Kings British Heart Foundation Center

London, United Kingdom

Kings British Heart Foundation Center

London, United Kingdom
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Perrino C.,University of Naples Federico II | Barabasi A.-L.,Northeastern University | Barabasi A.-L.,Dana-Farber Cancer Institute | Barabasi A.-L.,Central European University | And 30 more authors.
Cardiovascular Research | Year: 2017

Despite advances in myocardial reperfusion therapies, acute myocardial ischaemia/reperfusion injury and consequent ischaemic heart failure represent the number one cause of morbidity and mortality in industrialized societies. Although different therapeutic interventions have been shown beneficial in preclinical settings, an effective cardioprotective or regenerative therapy has yet to be successfully introduced in the clinical arena. Given the complex pathophysiology of the ischaemic heart, large scale, unbiased, global approaches capable of identifying multiple branches of the signalling networks activated in the ischaemic/reperfused heart might be more successful in the search for novel diagnostic or therapeutic targets. High-throughput techniques allow high-resolution, genome-wide investigation of genetic variants, epigenetic modifications, and associated gene expression profiles. Platforms such as proteomics and metabolomics (not described here in detail) also offer simultaneous readouts of hundreds of proteins and metabolites. Isolated omics analyses usually provide Big Data requiring large data storage, advanced computational resources and complex bioinformatics tools. The possibility of integrating different omics approaches gives new hope to better understand the molecular circuitry activated by myocardial ischaemia, putting it in the context of the human ‘diseasome’. Since modifications of cardiac gene expression have been consistently linked to pathophysiology of the ischaemic heart, the integration of epigenomic and transcriptomic data seems a promising approach to identify crucial disease networks. Thus, the scope of this Position Paper will be to highlight potentials and limitations of these approaches, and to provide recommendations to optimize the search for novel diagnostic or therapeutic targets for acute ischaemia/reperfusion injury and ischaemic heart failure in the post-genomic era. © The Author 2017. Published by Oxford University Press on behalf of the European Society of Cardiology.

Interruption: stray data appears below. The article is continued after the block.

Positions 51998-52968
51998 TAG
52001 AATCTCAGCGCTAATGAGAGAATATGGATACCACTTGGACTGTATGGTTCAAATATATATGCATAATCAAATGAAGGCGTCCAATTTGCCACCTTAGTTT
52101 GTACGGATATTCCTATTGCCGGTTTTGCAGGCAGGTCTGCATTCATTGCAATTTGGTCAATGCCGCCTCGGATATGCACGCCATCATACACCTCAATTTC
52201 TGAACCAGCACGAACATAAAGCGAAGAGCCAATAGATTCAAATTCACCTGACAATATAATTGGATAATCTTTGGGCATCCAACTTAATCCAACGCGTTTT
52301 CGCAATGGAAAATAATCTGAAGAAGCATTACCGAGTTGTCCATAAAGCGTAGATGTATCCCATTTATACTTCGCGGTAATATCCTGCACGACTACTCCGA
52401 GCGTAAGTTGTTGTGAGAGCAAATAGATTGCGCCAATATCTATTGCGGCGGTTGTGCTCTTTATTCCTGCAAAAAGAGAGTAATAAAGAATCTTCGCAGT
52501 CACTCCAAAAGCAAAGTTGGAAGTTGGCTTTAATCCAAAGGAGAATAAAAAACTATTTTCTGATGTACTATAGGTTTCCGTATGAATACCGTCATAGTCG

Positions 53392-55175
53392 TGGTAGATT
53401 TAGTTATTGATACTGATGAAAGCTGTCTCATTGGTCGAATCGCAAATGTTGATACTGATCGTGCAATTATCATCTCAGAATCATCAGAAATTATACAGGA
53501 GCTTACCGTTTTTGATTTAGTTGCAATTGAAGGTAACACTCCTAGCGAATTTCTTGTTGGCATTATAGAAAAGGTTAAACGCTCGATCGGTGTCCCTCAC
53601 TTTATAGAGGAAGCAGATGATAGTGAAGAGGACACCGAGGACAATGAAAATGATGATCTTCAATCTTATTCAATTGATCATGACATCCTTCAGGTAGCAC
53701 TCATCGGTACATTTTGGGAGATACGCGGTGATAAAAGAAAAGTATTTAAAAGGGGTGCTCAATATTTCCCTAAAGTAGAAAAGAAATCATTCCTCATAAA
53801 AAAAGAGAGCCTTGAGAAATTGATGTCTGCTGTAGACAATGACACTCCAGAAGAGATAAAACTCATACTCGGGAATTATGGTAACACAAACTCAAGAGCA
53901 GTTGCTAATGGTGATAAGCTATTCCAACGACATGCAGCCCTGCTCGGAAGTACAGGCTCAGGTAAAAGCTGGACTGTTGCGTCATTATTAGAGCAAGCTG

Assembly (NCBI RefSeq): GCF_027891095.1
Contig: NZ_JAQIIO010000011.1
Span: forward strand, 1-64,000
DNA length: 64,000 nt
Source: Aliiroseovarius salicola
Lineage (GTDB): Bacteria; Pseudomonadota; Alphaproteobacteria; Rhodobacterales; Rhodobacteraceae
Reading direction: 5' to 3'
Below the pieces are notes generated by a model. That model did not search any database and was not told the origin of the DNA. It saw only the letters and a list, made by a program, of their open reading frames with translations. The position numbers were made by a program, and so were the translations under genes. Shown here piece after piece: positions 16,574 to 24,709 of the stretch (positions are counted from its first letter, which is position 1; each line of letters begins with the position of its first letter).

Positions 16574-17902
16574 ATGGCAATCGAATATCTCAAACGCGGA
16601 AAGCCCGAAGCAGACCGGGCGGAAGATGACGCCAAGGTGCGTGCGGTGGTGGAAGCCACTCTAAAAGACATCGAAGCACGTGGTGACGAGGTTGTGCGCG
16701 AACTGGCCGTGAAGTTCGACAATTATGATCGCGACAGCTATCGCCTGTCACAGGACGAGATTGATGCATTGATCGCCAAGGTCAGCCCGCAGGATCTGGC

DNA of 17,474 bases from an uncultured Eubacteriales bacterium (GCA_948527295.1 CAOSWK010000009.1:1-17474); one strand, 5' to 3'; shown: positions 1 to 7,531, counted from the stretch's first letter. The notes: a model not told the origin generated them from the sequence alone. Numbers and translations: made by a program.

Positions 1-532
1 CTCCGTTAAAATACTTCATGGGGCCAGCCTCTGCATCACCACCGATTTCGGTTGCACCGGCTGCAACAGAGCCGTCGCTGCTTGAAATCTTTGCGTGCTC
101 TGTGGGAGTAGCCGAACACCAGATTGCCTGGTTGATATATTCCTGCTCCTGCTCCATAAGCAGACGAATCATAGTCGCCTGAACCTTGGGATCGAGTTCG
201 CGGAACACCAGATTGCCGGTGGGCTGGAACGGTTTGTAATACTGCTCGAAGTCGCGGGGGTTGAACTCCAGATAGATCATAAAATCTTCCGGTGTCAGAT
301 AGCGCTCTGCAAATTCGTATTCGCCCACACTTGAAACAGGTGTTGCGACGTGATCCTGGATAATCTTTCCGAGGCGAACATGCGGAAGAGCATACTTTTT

Zervou S.,University of Oxford | Yin X.,Kings British Heart Foundation Center | A. Nabeebaccus A.,Kings British Heart Foundation Center | O'Brien B.A.,King's College London | And 6 more authors.
Amino Acids | Year: 2016